Far from being limited to office typing, artificial intelligence is also helping senior managers make decisions. Thus, the Pigment startup founded by Eléonore Crespo, a former financial analyst at Google, offers support to managers in planning their financial strategy.

Other entrepreneurs have preferred to rely on the creative power of so-called creative artificial intelligence, which can now create images and even videos from simple instructions. Launched a year ago by former Apple artificial vision researcher Tomas Yany and Florent Facq, a polytechnic who worked at the Ministry of Culture, Pimento offers communication agencies a virtual assistant to create advertising campaigns based on simple briefs.

In the audiovisual sector, Animaj uses AI to produce cartoons faster and at a lower cost. Founded in 2022 by Sixte de Vauplane, former founder of Nestor (home meal delivery), this young company specializing in video content for children has already raised around one hundred million euros! And, of course, this wave does not spare the general public, as proven by PhotoRoom’s worldwide success. Made in France, this image editing application allows you to instantly remove unwanted people or objects from a photo or change the scenery. The app has more than 100 million downloads since its launch almost five years ago.

Undoubtedly, from all over the world, AI is being invited into our fields. near Valence, in the Drôme, Carbon Bee Ag Tech equips agricultural machines with a hypersensitive camera, trained to detect field diseases and weeds. Thanks to its artificial vision, it analyzes the color, shape and texture of the plant to decide whether or not to spray the herbicide, limiting the spread and therefore reducing costs by limiting contamination. Comfortable in clay, our Géo Trouvetou-designed cyber brains also know how to dive into the dirt to help the workers in the neck.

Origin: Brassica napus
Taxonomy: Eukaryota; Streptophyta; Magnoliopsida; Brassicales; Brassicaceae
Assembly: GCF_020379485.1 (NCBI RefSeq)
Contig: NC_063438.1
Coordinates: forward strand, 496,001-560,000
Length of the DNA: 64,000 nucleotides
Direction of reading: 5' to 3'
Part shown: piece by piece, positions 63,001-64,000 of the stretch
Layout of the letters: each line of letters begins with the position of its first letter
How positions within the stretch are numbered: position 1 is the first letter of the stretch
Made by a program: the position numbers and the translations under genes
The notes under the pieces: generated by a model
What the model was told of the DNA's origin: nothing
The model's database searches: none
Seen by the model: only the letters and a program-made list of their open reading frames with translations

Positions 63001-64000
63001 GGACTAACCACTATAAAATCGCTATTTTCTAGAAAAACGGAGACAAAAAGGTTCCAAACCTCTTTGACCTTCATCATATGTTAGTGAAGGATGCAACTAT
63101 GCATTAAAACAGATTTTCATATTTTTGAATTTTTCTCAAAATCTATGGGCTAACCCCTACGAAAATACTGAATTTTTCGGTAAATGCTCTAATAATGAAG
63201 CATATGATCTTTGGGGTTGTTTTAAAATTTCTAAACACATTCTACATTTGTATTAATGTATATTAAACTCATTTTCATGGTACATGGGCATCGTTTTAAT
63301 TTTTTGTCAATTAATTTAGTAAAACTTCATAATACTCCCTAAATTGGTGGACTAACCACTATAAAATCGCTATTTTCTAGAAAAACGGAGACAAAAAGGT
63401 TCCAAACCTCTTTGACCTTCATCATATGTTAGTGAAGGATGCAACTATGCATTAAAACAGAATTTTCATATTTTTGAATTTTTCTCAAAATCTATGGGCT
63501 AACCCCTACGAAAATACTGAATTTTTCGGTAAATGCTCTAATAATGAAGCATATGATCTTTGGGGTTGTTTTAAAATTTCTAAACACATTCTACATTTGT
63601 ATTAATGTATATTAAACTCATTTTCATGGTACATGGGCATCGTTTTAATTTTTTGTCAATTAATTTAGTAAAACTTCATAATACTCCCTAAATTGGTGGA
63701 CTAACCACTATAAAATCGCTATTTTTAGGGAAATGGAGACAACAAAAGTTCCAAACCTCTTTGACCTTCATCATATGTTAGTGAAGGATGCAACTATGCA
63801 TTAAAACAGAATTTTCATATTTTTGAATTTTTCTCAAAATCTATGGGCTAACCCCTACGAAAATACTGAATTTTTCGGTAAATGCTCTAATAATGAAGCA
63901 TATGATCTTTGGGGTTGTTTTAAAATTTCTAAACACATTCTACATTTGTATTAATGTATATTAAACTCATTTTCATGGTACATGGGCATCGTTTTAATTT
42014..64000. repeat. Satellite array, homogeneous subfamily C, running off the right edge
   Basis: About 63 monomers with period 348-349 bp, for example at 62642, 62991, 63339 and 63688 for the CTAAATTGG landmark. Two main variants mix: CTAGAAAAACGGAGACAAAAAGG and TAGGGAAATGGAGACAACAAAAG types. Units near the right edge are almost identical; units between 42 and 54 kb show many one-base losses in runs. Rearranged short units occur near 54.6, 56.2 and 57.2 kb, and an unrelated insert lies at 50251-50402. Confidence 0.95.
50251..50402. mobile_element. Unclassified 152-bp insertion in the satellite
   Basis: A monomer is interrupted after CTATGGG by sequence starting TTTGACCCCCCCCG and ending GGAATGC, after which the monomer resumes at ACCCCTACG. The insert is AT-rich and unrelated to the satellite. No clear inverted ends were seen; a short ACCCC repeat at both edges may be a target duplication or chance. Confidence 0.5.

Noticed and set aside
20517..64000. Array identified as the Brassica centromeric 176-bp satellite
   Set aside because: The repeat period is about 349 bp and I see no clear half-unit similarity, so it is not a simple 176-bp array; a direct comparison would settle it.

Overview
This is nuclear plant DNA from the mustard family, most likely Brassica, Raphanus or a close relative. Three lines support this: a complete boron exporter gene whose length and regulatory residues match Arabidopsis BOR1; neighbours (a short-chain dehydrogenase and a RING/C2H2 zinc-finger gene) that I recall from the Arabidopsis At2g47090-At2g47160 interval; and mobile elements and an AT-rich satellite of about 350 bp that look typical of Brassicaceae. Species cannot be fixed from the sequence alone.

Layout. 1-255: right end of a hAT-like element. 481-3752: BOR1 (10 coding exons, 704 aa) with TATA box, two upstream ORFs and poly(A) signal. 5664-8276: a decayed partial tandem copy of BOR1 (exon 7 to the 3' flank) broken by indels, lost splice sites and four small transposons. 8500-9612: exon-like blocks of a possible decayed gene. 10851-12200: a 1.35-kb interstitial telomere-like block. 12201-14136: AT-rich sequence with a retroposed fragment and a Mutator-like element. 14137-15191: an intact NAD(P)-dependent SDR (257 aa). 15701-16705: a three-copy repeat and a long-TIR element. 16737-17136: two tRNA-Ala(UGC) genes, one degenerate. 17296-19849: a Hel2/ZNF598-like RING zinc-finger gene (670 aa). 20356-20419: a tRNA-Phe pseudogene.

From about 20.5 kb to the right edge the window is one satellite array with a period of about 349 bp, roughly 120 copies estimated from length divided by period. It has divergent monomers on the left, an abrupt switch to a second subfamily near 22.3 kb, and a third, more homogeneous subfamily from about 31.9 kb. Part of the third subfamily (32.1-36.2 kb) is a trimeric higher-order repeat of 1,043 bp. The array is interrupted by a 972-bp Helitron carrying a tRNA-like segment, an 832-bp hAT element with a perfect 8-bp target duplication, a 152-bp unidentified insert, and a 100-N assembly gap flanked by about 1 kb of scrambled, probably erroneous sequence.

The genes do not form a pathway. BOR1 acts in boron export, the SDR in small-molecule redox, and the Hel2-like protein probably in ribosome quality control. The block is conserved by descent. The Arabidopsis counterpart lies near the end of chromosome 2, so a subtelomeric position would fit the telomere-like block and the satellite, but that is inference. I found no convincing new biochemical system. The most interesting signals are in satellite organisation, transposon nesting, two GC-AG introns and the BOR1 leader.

ALSO READ

Agritech: how digital technology can accelerate the agroecological transition

The young company Cognitive Engines from Bordeaux, for example, produces artificial brains for factory robots to equip them with various capabilities, carrying large loads and sorting electronic components. Machines adapt after undergoing reward-based learning. When the task is completed correctly, the operator presses a green button, indicating that the robot needs to be inspired to perform other movements. Another innovation, Amiral Technologies, a spin-off from CNRS in Grenoble, predicts equipment failures. By analyzing the temperature, pressure, intensity of the electric current and even the vibrations of a machine, its software can predict possible failures. The company, specialized in the transport and energy sector, works with the SNCF in particular to anticipate RER or TGV breakdowns. And the railroad strikes?

Three main players of AI in France

Patrick Pérez, director of Kyutai

The Kyutai supercomputer. Alexis Anice

At the head of a team of six researchers, this central scientist with around thirty years of experience in artificial vision and machine learning is at the helm of the new laboratory jointly launched by the French telecommunications magnate Xavier Niel (Iliad) at the end of November, Rodolphe Saadé, head of CMA CGM in Marseille, and Eric Schmidt, former CEO of Google. After working with Microsoft, Inria and the automotive equipment manufacturer Valeo, this scientist has a fortune of 300 million euros to create new AI for France to take to the air in this sector.

Clément Delangue, CEO of Hugging Face

A high-tech star, this French expatriate in the United States is a passionate promoter of open source artificial intelligence. There are no less than 500,000 algorithms available for free through its community platform. Google, Nvidia, IBM, Amazon, Intel, AMD and California-based management software publisher Salesforce are among the shareholders in his startup, which is valued at $4.5 billion after raising $235 million last summer.

Arthur Mensch, CEO of Mistral AI

A graduate (Polytechnique, Télécom Paris, Normale sup), this engineer spent three years at Google DeepMind, the internet giant’s artificial intelligence division, before officially launching his startup last year. With his team of around thirty developers, the engineer wants to build a European alternative to the American giants of the discipline. The fundraising of 385 million euros, completed in December, should further accelerate its developments, based on the design of artificial brains that consume less computing resources.

Leave a comment